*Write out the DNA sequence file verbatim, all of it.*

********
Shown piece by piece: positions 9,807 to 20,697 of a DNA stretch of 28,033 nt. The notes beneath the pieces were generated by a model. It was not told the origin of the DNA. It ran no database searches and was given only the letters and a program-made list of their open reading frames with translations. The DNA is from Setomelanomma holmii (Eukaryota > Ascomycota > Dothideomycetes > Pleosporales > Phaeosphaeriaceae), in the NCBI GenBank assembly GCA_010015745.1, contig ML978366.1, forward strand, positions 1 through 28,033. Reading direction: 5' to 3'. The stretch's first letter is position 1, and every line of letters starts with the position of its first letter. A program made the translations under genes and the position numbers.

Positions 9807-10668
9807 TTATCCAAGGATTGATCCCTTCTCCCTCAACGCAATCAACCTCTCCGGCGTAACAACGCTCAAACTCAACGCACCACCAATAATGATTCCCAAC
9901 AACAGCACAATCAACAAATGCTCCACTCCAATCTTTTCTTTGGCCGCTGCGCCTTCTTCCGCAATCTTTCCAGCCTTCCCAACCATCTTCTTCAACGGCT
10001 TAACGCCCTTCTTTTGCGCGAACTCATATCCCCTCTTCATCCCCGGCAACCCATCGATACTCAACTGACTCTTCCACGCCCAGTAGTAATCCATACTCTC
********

Shown piece by piece: positions 9,807 to 20,697 of a DNA stretch of 28,033 nt. The notes beneath the pieces were generated by a model. It was not told the origin of the DNA. It ran no database searches and was given only the letters and a program-made list of their open reading frames with translations. The DNA is from Setomelanomma holmii (Eukaryota > Ascomycota > Dothideomycetes > Pleosporales > Phaeosphaeriaceae), in the NCBI GenBank assembly GCA_010015745.1, contig ML978366.1, forward strand, positions 1 through 28,033. Reading direction: 5' to 3'. The stretch's first letter is position 1, and every line of letters starts with the position of its first letter. A program made the translations under genes and the position numbers.

Positions 9807-10668
9807 TTATCCAAGGATTGATCCCTTCTCCCTCAACGCAATCAACCTCTCCGGCGTAACAACGCTCAAACTCAACGCACCACCAATAATGATTCCCAAC
9901 AACAGCACAATCAACAAATGCTCCACTCCAATCTTTTCTTTGGCCGCTGCGCCTTCTTCCGCAATCTTTCCAGCCTTCCCAACCATCTTCTTCAACGGCT
10001 TAACGCCCTTCTTTTGCGCGAACTCATATCCCCTCTTCATCCCCGGCAACCCATCGATACTCAACTGACTCTTCCACGCCCAGTAGTAATCCATACTCTC